PERU — The Board of Selectmen voted 3-1 Monday evening to continue to study the town’s contract with the Friends of Peru Elementary School and to re-evaluate it when it expires next year.

The vote came after selectmen and the Friends of Peru Elementary School Committee met to discuss who should pay for insurance on the former schoolhouse on Main Street.

During a special town meeting Nov. 4, 2014, residents voted to have the town in charge of the building again and to spend $10,000 to help maintain it. It meant the Friends group was no longer a tenant, but would retain management of the community center.

The group pays for building maintenance through fundraisers, grants, fees from events held there and rent from various groups. There is a library, consignment shop and spaces for plays, craft activities and meetings of community groups.

Nick Waugh, chairman of the Friends committee, said when the group retained management, a contract was drafted between the town and the committee. It has been “slightly amended” over the past couple of years, he said.

The contract, which expires Jan. 31, 2017, states that “the town of Peru will carry property, casualty, and liability insurance on the property within the town’s blanket policy, which includes all town buildings,” and that “the cost of insurance, in its entirety, will be paid for by the funds appropriated by the town annually.”


It also states that “any insurances beyond the town policy needed for use of facility will have the town named as additional insurer.”

Much of the debate Monday evening centered around who is responsible for insurance coverage.

Selectmen John Witherell and Wendy Henderson said they believed when the contract states the cost of insurance will be paid for by the “funds appropriated by the town annually,” it’s referring to the $10,000 that residents approved for the schoolhouse in June 2015.

However, Chairman Larry Snowman said he believed the paragraph refers to the insurance money the town raises for coverage of all of their town buildings, including the schoolhouse.

“It’s a matter of interpretation,” Selectman Jim Pulsifer said. “(It’s) one of the problems you get into when you change the language to require somebody to take money from a certain place for a certain thing … you usually get into trouble. That’s exactly what happened here.”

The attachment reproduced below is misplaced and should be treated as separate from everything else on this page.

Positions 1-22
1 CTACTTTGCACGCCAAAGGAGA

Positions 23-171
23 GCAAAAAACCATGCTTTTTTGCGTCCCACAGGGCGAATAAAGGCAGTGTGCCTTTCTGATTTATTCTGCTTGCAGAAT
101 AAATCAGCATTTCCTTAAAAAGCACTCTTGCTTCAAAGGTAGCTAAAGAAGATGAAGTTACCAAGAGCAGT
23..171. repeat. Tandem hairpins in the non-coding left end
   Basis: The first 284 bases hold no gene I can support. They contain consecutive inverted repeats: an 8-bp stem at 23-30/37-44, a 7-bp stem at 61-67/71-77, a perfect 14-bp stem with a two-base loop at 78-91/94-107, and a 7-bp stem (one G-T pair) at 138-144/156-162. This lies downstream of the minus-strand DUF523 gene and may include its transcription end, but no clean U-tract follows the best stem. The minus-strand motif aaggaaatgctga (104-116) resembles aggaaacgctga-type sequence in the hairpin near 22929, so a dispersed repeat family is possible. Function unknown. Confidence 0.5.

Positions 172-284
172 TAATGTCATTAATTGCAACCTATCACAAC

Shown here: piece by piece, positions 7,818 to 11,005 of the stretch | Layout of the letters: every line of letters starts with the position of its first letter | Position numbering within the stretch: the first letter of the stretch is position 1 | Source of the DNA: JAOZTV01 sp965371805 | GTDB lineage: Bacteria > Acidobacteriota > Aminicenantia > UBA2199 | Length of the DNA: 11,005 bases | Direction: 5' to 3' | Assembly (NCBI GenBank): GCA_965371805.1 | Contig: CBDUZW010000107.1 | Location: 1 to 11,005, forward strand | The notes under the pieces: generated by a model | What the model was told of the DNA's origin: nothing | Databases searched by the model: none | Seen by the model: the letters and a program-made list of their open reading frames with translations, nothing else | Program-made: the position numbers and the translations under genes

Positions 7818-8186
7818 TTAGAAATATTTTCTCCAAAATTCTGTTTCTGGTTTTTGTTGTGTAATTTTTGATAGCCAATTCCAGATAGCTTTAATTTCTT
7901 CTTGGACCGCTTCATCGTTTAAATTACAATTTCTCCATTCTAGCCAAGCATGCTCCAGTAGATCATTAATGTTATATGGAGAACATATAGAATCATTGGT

He said that in past contracts, the intent was for the Friends group to be responsible for all costs for the building, including the insurance.


“If you read the contract, it implies that the money to pay for the insurance is going to come out of the $10,000 approved in June, but that’s not what it actually says in the contract,” Pulsifer said.

After a brief discussion, Witherell made a motion for the town to send invoices to the Friends group, asking them to pay for the past two years of insurance coverage.

The motion failed on a 2-2 vote, with Witherell and Henderson voting in favor, and Snowman and Pulsifer voting against it.

Witherell said he wished to see the current contract revoked and rewritten to clarify insurance coverage.

Resident Yvonne Allen said she didn’t “see how you can revoke the contract just because you interpret it differently today than when you signed it.”

Pulsifer said, “There’s no question that the town screwed up. You guys should’ve been invoiced for the insurance.”


He said he was willing to accept as much blame as anyone.

Norm DeRoche of the Friends committee said he wanted to move on from the issue, because “we’re all just beating a dead dog at this point. We’ve done nothing but move backward.”

Resident Kevin Taylor suggested the town needs to move on.

“From what I’ve heard, it seems to be a financial issue, where the town made the mistake,” Taylor said. “I think the town should pick up the cost for the past two years, and eat it, so the Friends of Peru Elementary School is not invoiced. When it’s time to iron out the contract next year and rewrite it, you can look at this situation as something to remember and iron it out then.”

He also suggested that the board have “somebody oversee the actual drafting of the contract to make sure there are no loose ends.”

Pulsifer quickly made a motion to continue studying the contract. Snowman, Pulsifer, and Henderson voted in favor, while Witherell voted against it.


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